Illinois

  • HB Fuller Company, operating as Adhesive Systems Inc., faces $587,564 in proposed penalties for 18 health and safety violations at its facility in Frankfort. The company was cited for failing to: provide employees with respirator fit tests and respirators appropriate for hazardous atmospheres; require bonding and grounding when transferring flammable liquids; ensure that electrical equipment was approved for use in hazardous atmospheres; and conduct a personal protective equipment assessment.

Mississippi

  • After Nissan North America Inc. contested two violations, an administrative law judge of the OSHRC vacated one serious citation but affirmed the other and assessed a $12,675 penalty. The law judge affirmed the violation of training requirements in an employer’s energy control program after determining that the evidence established that the exposure was reasonably predictable and training the technicians was required.

New York

  • The OSHRC affirmed two serious citations previously vacated by an administrative law judge against a commercial laundry facility, Angelica Textile Services Inc., in Ballston Spa. A single grouped penalty of $7,000 was assessed for inadequate isolation and verification procedures for a permit required confined space and of lockout/tagout procedures. However, the review commission reclassified the penalties as serious rather than repeat violations.

Pennsylvania

  • Grove U.S. LLC. was cited for exposing workers to struck-by hazards after three employees suffered fatal injuries when a 300-ton crane collapsed at the company’s Shady Grove facility. The company faces proposed penalties totaling $14,976, the maximum amount allowed.

Tennessee

  • Day & Zimmerman NPS Inc. faces $71,599 in proposed penalties for exposing employees to electric shock hazards at the Tennessee Valley Authority Sequoyah Nuclear Power Plant in Soddy Daisy.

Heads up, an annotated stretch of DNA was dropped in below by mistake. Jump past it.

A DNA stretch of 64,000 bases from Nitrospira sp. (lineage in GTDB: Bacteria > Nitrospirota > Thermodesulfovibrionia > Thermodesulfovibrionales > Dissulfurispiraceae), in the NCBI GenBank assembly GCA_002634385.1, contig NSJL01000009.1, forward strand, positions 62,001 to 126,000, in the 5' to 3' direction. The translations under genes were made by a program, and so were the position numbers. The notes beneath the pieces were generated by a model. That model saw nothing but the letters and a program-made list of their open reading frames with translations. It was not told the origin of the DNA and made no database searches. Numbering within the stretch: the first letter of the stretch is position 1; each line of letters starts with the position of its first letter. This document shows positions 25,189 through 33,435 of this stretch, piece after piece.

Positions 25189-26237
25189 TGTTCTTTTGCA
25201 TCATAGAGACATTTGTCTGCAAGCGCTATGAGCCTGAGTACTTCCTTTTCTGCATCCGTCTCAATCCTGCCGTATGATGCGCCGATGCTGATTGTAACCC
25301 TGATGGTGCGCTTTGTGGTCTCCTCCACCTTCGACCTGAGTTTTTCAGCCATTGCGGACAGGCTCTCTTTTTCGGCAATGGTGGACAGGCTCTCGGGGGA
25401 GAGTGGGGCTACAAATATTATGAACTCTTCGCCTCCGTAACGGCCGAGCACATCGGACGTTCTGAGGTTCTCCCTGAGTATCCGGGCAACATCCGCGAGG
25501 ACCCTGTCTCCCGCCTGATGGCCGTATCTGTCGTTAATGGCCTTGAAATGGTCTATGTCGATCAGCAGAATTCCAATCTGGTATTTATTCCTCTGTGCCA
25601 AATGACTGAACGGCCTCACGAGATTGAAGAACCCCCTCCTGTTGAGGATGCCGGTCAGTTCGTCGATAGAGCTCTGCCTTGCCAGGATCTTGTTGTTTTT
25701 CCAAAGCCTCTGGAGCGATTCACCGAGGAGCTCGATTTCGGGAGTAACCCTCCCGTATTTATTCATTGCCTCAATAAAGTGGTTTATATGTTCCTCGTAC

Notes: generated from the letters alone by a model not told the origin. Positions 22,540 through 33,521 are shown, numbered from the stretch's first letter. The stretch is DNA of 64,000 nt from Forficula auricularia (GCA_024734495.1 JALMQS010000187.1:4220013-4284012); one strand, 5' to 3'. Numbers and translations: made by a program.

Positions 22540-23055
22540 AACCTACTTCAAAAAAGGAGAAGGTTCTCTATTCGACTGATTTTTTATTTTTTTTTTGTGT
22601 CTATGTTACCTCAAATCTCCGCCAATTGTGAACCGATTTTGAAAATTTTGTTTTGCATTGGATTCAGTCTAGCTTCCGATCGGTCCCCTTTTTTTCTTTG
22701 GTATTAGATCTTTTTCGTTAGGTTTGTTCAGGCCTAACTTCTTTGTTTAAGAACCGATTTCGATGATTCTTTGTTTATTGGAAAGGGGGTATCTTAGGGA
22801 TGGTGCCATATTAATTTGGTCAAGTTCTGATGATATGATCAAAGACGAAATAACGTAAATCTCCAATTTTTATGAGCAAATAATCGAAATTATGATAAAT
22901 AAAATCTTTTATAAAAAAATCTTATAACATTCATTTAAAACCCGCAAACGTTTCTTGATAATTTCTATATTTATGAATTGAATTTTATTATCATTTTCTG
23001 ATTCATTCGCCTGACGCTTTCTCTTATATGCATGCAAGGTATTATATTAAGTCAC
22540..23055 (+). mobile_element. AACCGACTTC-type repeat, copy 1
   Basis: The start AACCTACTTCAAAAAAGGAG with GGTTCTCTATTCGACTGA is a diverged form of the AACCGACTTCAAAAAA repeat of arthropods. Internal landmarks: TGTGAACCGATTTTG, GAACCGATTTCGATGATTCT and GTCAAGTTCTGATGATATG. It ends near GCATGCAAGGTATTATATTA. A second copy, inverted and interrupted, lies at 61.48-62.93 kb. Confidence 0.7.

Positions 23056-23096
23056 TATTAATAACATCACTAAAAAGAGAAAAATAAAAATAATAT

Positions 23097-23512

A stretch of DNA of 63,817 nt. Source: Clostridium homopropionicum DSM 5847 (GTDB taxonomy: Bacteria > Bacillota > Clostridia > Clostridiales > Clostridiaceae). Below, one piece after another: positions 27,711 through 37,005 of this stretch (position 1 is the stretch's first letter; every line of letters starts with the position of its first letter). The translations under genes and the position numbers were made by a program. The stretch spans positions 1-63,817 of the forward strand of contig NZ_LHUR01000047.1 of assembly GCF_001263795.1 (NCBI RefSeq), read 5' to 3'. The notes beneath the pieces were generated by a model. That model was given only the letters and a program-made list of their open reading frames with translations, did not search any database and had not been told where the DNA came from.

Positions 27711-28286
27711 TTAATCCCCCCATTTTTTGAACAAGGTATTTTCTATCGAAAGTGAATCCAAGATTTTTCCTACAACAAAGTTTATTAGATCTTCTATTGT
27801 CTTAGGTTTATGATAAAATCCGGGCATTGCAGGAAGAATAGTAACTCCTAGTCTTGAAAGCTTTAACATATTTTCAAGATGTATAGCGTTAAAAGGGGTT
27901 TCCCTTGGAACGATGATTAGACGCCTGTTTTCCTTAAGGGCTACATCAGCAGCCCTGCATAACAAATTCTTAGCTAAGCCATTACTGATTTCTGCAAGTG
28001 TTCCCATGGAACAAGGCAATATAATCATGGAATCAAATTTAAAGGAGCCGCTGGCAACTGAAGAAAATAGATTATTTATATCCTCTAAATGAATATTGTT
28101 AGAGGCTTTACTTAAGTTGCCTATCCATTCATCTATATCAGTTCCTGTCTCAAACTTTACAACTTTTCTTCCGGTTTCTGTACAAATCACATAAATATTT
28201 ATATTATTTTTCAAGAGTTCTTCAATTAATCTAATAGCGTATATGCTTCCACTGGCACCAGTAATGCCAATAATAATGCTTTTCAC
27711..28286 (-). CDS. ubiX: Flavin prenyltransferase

• Specialty Tires of Unicoi faces $6,000 in fines after a mechanic was killed when he was caught in the moving arms of an assembly machine. The company was cited for failure to have an energy control procedure and failure to conduct regular inspections of an energy control program and ensuring that employees understand and comply with such a program.
  • M&K Home Improvement faces $51,200 in penalties for exposing workers to fall hazards.

For more information.

For Cutting-Edge Strategies on Managing Risks and Slashing Insurance Costs visit www.StopBeingFrustrated.com

Top reasons for serious workplace injuries and large workers’ comp losses

Liberty Mutual Workplace Safety Index

Produced annually, the Liberty Mutual Workplace Safety Index identifies the leading causes of the most disabling non-fatal workplace injuries (resulting in six or more days of lost time) and ranks them by total Workers’ Compensation costs. The top five causes that accounted for 68.9% of the total injuries occurring in 2015 (most recent data available) were: 1) overexertion involving outside source, 2) falls to lower level, 3) falls to same level, 4) struck by object or equipment, and 5) other exertions or bodily reactions.